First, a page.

handsel

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English[edit]

Alternative forms[edit]

Etymology[edit]

Old English handselen, or Old Norse handsal. See sell, sale.

Pronunciation[edit]

Noun[edit]

handsel (plural handsels)

  1. (obsolete) A lucky omen.
  2. A gift given at New Year, or at the start of some enterprise or new situation, meant to ensure good luck.
    • Fuller:
      their first good handsel of breath in this world
    • Herrick:
      Our present tears here, not our present laughter, / Are but the handsels of our joys hereafter.
  3. The first installment, or first payment of money in a day or series.
  4. (obsolete) price; payment
    (Can we find and add a quotation of Spenser to this entry?)

Derived terms[edit]

  • Handsel Monday, the first Monday of the new year, when handsels or presents are given to servants, children, etc.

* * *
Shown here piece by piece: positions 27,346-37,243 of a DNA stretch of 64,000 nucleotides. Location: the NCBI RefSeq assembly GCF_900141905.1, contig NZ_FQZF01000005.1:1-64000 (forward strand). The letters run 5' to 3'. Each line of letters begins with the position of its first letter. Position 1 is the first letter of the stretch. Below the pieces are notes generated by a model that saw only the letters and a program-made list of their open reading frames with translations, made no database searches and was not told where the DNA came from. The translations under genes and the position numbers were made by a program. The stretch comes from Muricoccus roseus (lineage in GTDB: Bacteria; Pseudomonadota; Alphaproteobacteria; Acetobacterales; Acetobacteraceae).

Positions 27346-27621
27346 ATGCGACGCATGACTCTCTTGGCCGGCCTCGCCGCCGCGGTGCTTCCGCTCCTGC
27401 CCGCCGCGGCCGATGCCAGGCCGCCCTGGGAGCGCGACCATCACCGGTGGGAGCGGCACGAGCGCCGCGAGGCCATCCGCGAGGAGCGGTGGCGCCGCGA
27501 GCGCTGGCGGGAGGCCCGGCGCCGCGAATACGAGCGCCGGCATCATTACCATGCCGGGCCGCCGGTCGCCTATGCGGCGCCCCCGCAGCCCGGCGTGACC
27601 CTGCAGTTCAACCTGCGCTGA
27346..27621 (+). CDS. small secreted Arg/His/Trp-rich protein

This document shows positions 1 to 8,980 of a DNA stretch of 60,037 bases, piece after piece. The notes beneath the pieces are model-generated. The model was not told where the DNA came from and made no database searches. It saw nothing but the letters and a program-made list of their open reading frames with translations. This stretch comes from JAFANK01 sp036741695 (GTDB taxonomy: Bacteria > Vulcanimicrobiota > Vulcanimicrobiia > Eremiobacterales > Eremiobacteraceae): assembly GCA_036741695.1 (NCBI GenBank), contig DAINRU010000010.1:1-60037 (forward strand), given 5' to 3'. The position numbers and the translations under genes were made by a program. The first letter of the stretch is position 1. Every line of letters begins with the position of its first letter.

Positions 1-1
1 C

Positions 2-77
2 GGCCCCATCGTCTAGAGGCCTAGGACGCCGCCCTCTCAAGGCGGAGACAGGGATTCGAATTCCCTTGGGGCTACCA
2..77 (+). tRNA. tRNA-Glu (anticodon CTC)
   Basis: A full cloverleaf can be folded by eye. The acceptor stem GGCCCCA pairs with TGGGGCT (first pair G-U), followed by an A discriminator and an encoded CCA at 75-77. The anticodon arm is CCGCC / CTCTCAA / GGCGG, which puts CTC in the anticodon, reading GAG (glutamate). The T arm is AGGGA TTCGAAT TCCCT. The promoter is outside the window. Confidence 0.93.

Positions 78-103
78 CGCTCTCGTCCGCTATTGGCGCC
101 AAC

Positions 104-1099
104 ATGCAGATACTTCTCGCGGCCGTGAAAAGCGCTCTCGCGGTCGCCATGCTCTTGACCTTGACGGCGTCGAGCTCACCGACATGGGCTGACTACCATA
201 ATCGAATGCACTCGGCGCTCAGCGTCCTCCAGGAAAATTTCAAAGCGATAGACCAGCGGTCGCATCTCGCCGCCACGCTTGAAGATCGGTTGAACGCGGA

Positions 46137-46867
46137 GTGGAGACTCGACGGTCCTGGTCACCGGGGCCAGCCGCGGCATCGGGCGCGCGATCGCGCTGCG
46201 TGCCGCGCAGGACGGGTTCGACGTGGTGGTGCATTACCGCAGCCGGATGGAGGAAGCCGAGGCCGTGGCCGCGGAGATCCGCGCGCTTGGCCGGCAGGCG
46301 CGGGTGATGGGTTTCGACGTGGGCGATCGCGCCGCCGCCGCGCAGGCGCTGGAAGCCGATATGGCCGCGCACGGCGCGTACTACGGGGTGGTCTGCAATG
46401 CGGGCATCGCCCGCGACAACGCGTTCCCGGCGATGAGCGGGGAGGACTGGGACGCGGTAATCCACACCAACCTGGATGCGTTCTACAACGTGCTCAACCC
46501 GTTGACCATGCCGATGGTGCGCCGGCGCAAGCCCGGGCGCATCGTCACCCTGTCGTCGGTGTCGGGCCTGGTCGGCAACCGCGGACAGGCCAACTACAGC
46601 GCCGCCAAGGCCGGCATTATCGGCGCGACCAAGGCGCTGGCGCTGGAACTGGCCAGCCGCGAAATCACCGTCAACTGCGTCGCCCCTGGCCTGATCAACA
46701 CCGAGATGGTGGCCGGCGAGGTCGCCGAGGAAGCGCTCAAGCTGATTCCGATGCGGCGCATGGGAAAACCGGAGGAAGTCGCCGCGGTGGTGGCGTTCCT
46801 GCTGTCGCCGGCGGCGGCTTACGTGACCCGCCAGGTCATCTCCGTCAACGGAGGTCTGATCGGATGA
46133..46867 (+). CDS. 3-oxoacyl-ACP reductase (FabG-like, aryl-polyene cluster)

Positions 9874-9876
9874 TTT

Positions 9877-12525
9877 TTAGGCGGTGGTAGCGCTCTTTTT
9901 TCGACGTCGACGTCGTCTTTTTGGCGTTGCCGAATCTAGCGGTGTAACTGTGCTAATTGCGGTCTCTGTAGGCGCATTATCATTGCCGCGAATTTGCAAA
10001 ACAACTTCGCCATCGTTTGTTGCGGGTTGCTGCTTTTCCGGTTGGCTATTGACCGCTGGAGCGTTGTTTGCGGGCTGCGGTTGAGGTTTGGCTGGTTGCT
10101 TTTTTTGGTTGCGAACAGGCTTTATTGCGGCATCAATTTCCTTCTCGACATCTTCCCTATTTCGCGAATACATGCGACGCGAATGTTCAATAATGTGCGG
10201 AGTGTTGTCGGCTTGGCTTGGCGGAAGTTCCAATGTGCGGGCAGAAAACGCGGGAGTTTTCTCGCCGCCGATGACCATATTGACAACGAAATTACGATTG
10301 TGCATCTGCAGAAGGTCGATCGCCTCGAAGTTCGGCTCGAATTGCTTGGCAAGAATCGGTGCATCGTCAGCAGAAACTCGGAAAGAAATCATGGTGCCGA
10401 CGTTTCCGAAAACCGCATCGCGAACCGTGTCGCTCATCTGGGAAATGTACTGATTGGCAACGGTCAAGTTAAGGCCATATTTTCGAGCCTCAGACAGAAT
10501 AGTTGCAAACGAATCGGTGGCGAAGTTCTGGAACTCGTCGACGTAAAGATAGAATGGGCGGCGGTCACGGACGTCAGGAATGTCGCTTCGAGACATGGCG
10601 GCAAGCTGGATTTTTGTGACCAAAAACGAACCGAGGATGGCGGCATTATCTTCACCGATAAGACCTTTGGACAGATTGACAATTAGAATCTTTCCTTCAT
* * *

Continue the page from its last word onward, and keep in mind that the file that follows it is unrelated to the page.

Verb[edit]

handsel (third-person singular simple present handsels, present participle handselling or handseling, simple past and past participle handselled or handseled)

  1. (transitive) To give a handsel to.
    • 2002, Joseph O'Connor, Star of the Sea, Vintage 2003, p.55:
      She would leave a gold guinea to hansel the baby.
  2. (transitive) To inaugurate by means of some ceremony; to break in.
    • 1603, John Florio, translating Michel de Montaigne, Essays, Folio Society, 2006, vol.1, p.86:
      And it is better undecently to faile in hanseling the nuptiall bed, full of agitation and fits, by waiting for some or other fitter occasion, and more private opportunitie, lest sudden and alarmed, than to fall into a perpetuall miserie, by apprehending an astonishment and desperation of the first refusall.
  3. (transitive) To use or do for the first time, especially so as to make fortunate or unfortunate; to try experimentally.

Derived terms[edit]

Anagrams[edit]